Christopher Nolan On His Approach To Time In Oppenheimer And That Memento DVD Commentary [Exclusive Interview]


There’s a huge theme of accountability and responsibility in this movie. I know that tackling real life people and historical subjects artistically can be almost overwhelming if you let yourself get inundated with, “Oh, but what about my responsibility to the survivors?” or all of those other things. Did the book “American Prometheus” help you get over that hurdle?

Very much. Very much. No, you’re quite right, and I don’t know what your background is or what you’re referring to in your own work, but it can be absolutely paralyzing. I first dealt with that on “Dunkirk,” really. And my solution on that film was to invent the characters and say, “Okay, the bigger events I get from the research, but I’m just going to invent fictional characters to take you through the real events.” This was kind of the opposite. It’s like, “All right, we’ve got to get in the head of the man,” if we have the information and research to do that, which “American Prometheus” provided. Martin Sherwin worked on that book for 25 years. Kai [Bird] worked with him for the last five years of it.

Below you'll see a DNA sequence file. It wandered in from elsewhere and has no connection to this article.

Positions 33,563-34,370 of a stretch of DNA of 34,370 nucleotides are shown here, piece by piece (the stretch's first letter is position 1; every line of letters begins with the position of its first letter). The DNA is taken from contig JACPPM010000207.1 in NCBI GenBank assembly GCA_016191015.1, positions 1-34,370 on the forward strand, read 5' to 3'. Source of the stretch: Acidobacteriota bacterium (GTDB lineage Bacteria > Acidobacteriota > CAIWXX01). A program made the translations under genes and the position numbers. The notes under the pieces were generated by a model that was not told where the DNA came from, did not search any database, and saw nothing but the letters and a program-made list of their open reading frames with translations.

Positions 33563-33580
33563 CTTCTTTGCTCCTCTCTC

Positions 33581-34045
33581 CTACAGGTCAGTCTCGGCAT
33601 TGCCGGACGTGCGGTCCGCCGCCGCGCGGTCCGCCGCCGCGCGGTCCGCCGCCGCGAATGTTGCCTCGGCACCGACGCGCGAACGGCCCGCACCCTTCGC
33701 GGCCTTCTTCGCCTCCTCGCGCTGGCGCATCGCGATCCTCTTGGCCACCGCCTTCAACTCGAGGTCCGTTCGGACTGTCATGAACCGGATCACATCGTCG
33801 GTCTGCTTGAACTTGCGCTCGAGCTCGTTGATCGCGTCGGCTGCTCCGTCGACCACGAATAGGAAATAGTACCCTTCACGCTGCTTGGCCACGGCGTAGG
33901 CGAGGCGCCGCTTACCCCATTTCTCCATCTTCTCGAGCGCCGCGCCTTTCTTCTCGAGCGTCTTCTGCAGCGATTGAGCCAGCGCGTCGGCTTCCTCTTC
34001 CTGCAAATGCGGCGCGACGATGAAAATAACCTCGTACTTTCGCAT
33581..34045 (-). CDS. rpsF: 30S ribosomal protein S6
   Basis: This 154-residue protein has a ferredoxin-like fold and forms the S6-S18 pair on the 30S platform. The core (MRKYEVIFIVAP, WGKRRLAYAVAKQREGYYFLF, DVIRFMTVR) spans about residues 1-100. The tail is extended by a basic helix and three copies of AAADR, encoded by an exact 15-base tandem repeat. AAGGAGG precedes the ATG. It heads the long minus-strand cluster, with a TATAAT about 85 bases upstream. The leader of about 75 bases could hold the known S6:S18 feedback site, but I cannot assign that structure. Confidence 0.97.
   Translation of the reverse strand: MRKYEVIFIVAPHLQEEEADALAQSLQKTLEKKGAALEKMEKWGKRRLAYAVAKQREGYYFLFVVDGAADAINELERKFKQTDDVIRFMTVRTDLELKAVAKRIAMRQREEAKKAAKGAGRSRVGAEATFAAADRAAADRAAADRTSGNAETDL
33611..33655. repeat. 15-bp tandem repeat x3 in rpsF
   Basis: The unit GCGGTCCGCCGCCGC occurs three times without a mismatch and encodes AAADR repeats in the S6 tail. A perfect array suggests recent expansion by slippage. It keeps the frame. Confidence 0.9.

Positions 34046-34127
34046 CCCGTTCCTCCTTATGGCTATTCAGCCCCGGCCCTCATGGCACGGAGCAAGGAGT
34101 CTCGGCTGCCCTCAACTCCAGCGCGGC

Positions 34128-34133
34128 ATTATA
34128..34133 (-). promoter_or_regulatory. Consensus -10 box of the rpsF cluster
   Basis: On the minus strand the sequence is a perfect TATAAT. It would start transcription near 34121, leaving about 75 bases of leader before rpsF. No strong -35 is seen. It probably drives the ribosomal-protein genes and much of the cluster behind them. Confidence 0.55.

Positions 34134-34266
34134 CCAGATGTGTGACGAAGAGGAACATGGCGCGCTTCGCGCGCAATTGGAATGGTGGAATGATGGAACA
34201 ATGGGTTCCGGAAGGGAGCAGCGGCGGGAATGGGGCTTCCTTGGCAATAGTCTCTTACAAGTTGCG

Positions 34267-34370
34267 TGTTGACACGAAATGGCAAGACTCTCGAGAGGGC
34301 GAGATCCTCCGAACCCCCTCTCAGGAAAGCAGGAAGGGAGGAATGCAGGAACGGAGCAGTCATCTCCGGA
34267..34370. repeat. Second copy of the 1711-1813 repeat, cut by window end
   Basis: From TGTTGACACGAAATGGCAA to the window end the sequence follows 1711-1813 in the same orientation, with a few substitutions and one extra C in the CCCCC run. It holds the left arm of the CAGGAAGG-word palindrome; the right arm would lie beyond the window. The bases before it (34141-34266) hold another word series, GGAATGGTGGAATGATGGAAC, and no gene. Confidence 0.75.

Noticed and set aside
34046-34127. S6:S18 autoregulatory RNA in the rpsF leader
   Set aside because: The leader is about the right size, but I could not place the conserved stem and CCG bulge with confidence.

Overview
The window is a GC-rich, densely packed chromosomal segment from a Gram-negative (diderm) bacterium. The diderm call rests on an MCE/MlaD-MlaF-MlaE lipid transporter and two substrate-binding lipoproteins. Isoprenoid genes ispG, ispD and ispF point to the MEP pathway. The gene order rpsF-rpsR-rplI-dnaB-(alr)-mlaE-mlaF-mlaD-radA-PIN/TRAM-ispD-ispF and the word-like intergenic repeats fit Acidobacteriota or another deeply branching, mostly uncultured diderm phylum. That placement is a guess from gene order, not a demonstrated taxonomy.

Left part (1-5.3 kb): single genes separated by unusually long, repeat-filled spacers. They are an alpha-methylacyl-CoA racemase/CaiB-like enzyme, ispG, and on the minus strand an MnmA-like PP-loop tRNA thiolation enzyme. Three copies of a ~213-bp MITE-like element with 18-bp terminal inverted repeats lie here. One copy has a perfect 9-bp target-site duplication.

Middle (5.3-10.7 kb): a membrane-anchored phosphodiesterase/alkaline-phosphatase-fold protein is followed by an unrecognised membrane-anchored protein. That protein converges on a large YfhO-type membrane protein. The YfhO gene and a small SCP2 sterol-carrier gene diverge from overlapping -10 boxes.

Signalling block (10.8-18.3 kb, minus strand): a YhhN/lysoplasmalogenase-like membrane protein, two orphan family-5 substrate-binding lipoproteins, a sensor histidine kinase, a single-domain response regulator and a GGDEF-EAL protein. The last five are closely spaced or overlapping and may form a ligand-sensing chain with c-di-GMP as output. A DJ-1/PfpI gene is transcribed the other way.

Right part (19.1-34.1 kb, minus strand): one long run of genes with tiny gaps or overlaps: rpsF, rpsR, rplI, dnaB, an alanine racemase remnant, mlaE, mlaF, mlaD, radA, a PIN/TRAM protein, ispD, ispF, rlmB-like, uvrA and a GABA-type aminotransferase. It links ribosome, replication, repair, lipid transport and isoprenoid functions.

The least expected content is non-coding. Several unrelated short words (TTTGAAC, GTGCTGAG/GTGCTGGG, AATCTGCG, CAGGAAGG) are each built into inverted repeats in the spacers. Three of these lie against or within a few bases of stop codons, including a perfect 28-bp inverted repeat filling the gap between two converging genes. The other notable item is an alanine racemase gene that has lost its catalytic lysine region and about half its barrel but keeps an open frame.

It’s funny, I was having a conversation with Kai in New York recently. He asked me how long it had taken me to write the script. And when I really parsed out from when I actually started physically writing the actual screenplay, it was a matter of months. And he thought that was a very short period of time. And I said, “Yeah, I did 25 years of research before I started.” [laughs] So that’s the thing is they were … my co-writers did 25 years’ worth. So it frees you up emotionally as well.

It’s also, weirdly, there’s all kinds of feelings of responsibility. There’s also legal concerns, copyright, those kind of things. Where, if you have a book that has everything you need, it’s very freeing. It’s a playground you play in. And you say, “Okay, I read that book and I trusted their interpretations of the fundamental issues.” I thought their approach to it, their approach of just looking at things from Oppenheimer’s point of view, the balance between the personal and the global, felt really good. So it really gave me the confidence to sort of dive in. And then I looked beyond, when I went outside the book, guided by things in the book, I went to primary sources. So I went to the transcript of the security hearings, for example, and the record of the Senate confirmation hearings, things like that. So yeah, you don’t want to feel paralyzed. You don’t want to feel stifled by a sense of responsibility. I think you have to exercise that sense of responsibility in your choice of subject and your choice of approach, and then you have to just go for it.

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